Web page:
Sessile serrated adenomas may have low risk of malignant progression in young patients
Sessile serrated adenomas (SSAs) appear to have a prolonged dwell time and are unlikely to develop into cancer, especially in young patients, a study suggests.
Researchers examined two separate cohorts consisting of a consecutive series of patients who underwent outpatient colonoscopy (polyp cohort; mean age 58 years; 50.6 percent female) and a consecutive series of patients who contributed resection specimens for colorectal carcinoma (CRC; cancer cohort; mean age 69 years; 46.8 percent female).
SSA prevalence by age was compared against the ages of patients with BRAF-mutated CRC. Results showed that the prevalence of SSAs in the polyp cohort was 20.1 percent, and the rate was similar across age groups. On the other hand, BRAF-mutated CRCs in the cancer cohort were very rare (3.8 percent) in patients aged <50 years and uncommon (9.3 percent) in those aged <60 years, but increased to 39.8 percent in older patients (age >80 years).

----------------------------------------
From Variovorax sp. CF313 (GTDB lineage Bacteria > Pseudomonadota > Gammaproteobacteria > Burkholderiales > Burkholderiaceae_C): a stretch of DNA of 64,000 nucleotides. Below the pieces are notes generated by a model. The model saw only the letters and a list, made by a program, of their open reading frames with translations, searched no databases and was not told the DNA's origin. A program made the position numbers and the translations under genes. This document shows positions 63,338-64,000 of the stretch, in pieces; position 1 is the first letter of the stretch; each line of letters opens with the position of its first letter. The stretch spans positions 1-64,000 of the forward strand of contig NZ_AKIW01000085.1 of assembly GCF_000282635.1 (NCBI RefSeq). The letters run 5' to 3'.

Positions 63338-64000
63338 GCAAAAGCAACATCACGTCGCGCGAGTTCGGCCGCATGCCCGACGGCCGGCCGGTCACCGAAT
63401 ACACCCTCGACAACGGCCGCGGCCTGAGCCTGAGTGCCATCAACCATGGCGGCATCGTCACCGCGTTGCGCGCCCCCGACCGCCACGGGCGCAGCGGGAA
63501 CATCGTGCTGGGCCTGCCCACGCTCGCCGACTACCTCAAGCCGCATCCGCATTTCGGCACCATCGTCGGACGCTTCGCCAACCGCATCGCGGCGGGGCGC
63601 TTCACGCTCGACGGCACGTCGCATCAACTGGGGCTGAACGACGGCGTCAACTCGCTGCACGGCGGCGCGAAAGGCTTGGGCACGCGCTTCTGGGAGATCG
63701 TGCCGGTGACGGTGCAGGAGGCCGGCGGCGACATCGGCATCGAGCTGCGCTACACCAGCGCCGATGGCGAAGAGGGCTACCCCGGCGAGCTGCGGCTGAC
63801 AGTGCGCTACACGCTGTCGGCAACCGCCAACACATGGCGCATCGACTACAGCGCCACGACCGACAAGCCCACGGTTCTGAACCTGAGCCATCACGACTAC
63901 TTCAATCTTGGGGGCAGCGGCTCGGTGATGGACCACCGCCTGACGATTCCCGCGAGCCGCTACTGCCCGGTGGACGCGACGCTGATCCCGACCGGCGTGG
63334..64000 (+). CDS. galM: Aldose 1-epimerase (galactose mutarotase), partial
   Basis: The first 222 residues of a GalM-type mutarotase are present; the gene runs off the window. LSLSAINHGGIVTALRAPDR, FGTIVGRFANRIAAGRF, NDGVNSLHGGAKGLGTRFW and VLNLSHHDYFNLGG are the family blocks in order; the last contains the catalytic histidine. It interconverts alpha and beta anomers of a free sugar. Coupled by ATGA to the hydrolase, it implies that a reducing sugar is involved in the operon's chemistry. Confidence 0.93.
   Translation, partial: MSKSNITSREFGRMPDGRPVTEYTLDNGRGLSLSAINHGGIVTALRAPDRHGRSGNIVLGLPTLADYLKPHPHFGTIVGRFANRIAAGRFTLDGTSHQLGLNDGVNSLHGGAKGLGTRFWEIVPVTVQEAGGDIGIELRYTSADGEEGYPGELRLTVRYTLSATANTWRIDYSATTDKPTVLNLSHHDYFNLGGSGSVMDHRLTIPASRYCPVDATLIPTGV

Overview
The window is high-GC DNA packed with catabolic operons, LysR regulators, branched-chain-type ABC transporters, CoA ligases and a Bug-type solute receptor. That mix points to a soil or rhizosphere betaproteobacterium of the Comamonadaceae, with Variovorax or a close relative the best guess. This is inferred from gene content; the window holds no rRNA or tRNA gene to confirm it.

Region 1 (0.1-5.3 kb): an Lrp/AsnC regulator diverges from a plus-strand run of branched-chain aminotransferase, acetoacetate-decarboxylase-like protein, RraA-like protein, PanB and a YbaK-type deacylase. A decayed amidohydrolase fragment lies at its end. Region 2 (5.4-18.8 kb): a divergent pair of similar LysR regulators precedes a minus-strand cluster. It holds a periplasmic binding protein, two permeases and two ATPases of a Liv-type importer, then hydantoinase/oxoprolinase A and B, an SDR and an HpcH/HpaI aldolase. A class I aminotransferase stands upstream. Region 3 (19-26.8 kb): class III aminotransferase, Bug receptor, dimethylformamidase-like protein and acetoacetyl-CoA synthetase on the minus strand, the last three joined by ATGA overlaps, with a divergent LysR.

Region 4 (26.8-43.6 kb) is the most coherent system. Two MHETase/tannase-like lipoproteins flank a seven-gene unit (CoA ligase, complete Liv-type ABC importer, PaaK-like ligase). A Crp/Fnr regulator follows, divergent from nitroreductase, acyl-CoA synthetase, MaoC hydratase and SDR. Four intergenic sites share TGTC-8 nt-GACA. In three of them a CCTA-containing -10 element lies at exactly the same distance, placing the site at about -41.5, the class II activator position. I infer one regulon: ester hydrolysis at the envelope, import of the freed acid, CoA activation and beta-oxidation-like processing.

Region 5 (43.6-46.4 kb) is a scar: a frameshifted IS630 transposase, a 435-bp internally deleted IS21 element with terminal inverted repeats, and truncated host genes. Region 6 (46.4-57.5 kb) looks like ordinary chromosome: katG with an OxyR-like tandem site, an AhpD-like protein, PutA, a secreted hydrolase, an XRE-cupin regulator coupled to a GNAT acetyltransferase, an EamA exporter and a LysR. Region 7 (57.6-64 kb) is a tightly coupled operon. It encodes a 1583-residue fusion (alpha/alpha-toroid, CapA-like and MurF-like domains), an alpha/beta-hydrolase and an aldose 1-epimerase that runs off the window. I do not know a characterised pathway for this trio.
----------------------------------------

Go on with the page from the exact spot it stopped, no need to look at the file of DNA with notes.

The present data demonstrate a high prevalence of SSAs in young patients, but a distinct lack of BRAF-mutated carcinomas in patients aged <60 years, suggesting that the risk of malignant progression for sporadic SSAs in young patients is low, researchers said.
However, researchers warned that young patients with serrated polyposis syndrome are of course at a greater risk of developing CRC and require very close surveillance. Patients with multiple SSAs but who do not meet the criteria for serrated polyposis syndrome should also be followed closely as polyp counts are usually considered to be cumulative over time.